Agoura discusses Ladyface changes

Published by Steve on

The Agoura Hills City Council remained split at its Feb. 24 meeting as to whether changes should be approved to the laws that govern the Ladyface Mountain area south of the freeway.

Source of this article: The Acorn, March 11, 2010.

View of Ladyface Mountain, looking north-west, as rendered by Google Earth.

The council was asked to review an amendment to the Ladyface Specific Plan that would incorporate better hiking trail access, among other changes.

If passed, the amendment will alter the city’s development guidelines, including land use restrictions and standards for landscaping and oak tree preservation.

Doug Hooper, assistant director of community development, said all approved parcels in the Ladyface area have projects pending. The amendments are designed to give planning commissioners and City Council members “a greater level of objectivity,” Hooper said in his report.

Council members debated various elements of the plan, including whether some developers should be required to contribute to a trail fund.

The plan also would require some developers to dedicate easements so people can access the Ladyface trails from Kanan and Agoura Roads. Property owners whose buildings in the Ladyface Mountain Specific Plan area do not require an easement might be forced to pay a fee equal to the amount of easements on neighboring properties “out of fairness,” Hooper said.

The construction of new trails is not included in the ordinance, Hooper said.

Some issues rankled council members, including a requirement that developers build their projects to LEED (environmentally) certified green building standards and provide bicycle storage, dressing rooms and showers as an incentive for workers to use the trails.

Council members also questioned some of the parking requirements. The proposal includes a provision to allow owners of hybrid cars front parking spaces.

Mayor Bill Koehler said it wouldn’t be fair to force property owners to hire “parking police” and, even if they did, determining which cars are hybrids and potential energy-savers would be impossible.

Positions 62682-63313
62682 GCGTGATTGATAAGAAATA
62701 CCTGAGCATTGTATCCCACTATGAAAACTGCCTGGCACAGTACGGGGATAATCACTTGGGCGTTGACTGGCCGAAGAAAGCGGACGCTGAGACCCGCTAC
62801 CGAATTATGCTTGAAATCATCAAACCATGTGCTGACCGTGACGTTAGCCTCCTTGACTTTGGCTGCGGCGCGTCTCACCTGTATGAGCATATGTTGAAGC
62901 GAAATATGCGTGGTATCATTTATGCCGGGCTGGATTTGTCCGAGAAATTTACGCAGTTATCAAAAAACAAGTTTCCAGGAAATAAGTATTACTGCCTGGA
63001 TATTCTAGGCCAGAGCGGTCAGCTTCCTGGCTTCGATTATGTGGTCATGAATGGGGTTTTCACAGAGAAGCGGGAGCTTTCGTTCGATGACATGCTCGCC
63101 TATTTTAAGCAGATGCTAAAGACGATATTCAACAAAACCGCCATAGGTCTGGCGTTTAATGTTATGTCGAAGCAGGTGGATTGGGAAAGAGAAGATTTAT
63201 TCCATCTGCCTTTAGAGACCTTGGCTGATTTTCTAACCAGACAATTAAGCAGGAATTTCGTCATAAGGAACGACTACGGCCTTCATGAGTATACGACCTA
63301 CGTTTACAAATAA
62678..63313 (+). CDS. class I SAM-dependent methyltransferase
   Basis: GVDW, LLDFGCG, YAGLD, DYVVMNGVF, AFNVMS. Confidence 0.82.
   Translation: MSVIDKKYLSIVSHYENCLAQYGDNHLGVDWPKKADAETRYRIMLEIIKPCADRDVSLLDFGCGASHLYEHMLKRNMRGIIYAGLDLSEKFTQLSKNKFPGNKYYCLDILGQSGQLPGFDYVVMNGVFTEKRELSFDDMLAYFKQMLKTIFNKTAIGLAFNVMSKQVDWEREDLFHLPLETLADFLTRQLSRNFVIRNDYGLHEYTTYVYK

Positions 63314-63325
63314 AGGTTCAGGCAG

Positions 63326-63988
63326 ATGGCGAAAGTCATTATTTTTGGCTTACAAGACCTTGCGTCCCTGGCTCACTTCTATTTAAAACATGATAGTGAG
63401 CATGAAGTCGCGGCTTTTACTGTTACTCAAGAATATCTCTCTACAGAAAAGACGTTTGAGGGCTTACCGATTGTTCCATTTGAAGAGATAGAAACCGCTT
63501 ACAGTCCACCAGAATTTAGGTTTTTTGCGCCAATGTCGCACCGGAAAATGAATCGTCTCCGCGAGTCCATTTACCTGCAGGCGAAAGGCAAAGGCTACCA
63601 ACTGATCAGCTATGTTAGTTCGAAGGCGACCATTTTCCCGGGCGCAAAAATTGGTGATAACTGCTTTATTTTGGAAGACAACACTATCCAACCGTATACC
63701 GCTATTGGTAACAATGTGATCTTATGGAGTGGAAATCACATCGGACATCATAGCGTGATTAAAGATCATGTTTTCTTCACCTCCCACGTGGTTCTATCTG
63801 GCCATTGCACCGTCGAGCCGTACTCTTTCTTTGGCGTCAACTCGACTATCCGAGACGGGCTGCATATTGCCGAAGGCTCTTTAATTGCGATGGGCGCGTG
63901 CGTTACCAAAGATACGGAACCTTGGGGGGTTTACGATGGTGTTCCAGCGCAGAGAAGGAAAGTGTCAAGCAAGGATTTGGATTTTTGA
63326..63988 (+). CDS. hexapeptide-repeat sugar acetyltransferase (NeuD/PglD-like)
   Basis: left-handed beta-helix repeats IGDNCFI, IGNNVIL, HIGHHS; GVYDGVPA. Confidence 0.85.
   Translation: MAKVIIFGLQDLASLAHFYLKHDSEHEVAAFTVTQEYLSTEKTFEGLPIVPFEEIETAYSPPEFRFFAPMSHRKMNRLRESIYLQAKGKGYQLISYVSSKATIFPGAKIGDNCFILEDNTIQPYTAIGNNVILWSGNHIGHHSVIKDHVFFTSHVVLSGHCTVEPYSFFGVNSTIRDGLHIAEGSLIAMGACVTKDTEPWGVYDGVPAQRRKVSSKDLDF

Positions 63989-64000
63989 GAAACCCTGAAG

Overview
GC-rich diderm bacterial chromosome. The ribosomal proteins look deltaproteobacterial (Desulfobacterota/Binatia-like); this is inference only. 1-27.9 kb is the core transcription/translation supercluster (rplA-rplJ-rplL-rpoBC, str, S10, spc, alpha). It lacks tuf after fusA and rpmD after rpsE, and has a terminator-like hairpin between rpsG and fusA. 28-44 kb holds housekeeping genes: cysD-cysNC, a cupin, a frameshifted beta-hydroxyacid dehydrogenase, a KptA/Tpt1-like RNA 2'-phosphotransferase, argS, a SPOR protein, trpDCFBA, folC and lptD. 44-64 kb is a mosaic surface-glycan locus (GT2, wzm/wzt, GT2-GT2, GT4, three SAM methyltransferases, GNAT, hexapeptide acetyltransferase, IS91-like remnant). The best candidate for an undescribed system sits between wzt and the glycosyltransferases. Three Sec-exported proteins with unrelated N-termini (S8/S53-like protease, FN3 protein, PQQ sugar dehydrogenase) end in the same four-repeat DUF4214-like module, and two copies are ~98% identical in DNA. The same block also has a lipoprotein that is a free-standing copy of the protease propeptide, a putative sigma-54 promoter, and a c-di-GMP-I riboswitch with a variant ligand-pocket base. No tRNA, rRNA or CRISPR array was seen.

The plan also called for property owners to maintain the public parking that hikers would use.

Brian Campbell, pastor of Gateway Foursquare Church on Agoura Road, said property owners who contribute an easement for the trails should not be required to pay any additional costs for parking maintenance or other amenities. He said the trails should be built above the water tower south of Agoura Road, not below.

Councilmember John Edelston said he supported the requirement of minimum LEED-certified buildings, but that the cost should be capped on how much developers should pay. Edelston said the requirement for showers was impractical and could pose some health issues.

Mayor Pro Tem Harry Schwarz said the intent of the Ladyface Mountain Specific Plan was to keep the mountain area “pristine.” While he agreed that hiking trails should be incorporated into the plan, he said that the council should make sure that the trails are connected with the other trails set forth by the Santa Monica Mountains Conservancy’s master plan.

As for imposing environmental conditions on developers, Schwarz said the plan is an “outline” for what the council wants in the future. Modifications can be made when needed, he said, adding that the cities of Malibu and Santa Monica have imposed the same conditions.

“It is part of the public duty to help create a (healthier) public by creating trails,” Schwarz said.

The changes to the ordinance, said Councilmember Dan Kuperberg, are designed to make the projects better and probably more economical in the long run.

“We’re raising the bar for ourselves,” Kuperberg said. “We want to have the highest possible types of projects but not nitpick it to death.”

Councilmember Denis Weber said he was against any requirements that would increase developer costs.

“If the property owner wants to do it, fine, but I don’t think we should mandate it,” Weber said.

“Taking private property and placing public trails on it and then having the property owners pay for it is outrageous,” Weber said.

The council will vote on the amendment at its first meeting in April.